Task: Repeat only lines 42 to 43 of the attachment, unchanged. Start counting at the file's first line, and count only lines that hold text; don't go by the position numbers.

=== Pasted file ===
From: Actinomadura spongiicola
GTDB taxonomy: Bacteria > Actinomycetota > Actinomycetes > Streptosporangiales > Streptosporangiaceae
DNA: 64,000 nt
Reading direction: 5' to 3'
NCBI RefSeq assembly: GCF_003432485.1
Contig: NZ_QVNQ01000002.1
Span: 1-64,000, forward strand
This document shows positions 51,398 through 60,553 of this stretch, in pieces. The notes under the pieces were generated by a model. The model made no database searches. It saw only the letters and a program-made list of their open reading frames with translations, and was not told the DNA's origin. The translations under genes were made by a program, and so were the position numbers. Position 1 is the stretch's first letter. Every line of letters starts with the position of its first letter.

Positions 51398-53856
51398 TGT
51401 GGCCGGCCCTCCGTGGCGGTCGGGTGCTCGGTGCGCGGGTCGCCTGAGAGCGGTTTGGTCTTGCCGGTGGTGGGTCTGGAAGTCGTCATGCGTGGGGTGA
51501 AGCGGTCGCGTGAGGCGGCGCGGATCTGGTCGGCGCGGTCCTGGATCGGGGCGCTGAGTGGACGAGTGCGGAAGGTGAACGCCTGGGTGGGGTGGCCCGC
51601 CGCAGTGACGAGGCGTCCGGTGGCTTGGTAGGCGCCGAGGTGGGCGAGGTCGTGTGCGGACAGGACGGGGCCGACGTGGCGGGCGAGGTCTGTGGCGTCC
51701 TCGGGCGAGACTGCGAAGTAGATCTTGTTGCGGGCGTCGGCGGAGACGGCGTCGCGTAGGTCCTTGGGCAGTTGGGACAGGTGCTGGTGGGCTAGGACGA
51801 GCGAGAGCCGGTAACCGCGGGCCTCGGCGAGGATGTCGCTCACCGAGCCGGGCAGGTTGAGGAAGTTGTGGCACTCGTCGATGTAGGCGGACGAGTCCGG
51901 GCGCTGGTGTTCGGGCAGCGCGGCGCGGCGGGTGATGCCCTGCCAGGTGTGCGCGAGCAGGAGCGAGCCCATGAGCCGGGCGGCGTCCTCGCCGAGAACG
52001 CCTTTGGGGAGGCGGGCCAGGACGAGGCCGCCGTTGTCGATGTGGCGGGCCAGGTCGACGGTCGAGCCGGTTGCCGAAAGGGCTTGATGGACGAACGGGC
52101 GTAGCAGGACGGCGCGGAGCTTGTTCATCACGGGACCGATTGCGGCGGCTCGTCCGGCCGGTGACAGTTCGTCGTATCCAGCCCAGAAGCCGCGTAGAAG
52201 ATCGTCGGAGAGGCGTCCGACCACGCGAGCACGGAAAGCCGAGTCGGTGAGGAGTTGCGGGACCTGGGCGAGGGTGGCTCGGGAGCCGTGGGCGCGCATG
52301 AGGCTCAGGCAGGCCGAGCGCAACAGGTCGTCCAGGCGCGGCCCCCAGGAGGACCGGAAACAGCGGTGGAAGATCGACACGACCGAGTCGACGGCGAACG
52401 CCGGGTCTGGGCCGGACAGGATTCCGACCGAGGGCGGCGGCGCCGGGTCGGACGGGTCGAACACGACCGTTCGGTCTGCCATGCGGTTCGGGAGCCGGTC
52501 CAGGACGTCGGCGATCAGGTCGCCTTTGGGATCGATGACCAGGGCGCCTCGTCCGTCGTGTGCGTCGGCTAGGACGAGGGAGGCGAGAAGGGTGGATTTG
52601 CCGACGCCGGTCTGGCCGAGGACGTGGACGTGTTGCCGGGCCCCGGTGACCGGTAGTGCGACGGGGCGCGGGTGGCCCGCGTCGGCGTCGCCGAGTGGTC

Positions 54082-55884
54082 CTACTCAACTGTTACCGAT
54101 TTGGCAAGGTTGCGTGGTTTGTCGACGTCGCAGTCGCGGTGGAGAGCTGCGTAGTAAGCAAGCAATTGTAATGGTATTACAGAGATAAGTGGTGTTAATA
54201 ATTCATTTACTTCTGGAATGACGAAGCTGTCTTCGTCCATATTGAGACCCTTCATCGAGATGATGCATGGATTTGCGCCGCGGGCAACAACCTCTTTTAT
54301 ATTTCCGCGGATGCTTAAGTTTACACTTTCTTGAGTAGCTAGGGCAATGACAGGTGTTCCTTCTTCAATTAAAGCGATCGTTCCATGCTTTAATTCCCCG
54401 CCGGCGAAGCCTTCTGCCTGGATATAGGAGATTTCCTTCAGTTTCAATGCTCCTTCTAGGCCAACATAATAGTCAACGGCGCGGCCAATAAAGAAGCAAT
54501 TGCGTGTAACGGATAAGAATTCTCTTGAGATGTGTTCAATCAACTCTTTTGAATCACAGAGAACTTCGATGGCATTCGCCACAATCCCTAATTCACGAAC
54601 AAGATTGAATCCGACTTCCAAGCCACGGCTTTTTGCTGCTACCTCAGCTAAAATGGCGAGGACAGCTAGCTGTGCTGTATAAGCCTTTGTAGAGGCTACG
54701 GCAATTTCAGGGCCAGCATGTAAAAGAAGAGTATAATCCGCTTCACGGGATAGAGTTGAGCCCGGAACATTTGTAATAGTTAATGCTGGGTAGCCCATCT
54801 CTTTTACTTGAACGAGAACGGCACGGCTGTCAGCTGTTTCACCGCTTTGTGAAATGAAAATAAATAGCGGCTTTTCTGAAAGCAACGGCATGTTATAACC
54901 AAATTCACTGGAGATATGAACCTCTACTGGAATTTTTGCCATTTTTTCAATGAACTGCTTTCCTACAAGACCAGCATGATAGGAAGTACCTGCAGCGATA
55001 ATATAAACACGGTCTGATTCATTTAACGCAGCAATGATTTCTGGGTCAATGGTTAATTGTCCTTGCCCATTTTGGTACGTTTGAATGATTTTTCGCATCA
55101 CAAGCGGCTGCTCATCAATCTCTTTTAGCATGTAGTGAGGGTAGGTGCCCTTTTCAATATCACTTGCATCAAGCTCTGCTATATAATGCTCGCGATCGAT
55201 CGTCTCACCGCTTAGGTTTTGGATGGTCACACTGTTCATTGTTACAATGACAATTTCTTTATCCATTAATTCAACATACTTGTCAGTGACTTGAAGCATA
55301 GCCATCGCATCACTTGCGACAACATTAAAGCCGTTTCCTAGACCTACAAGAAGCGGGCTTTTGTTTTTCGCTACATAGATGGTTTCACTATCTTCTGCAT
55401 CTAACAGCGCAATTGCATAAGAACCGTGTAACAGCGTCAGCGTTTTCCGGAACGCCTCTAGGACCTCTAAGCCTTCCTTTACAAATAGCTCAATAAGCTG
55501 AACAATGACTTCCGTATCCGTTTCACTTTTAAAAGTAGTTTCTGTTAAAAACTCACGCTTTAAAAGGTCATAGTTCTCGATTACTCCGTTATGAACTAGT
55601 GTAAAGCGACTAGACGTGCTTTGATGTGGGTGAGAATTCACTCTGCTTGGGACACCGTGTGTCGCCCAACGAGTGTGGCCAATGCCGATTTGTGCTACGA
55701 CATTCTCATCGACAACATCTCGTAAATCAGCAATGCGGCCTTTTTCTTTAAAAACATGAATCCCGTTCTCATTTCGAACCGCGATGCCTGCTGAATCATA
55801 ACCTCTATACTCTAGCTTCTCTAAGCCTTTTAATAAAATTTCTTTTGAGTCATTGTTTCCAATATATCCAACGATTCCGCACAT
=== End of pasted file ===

55701 CATTCTCATCGACAACATCTCGTAAATCAGCAATGCGGCCTTTTTCTTTAAAAACATGAATCCCGTTCTCATTTCGAACCGCGATGCCTGCTGAATCATA
55801 ACCTCTATACTCTAGCTTCTCTAAGCCTTTTAATAAAATTTCTTTTGAGTCATTGTTTCCAATATATCCAACGATTCCGCACAT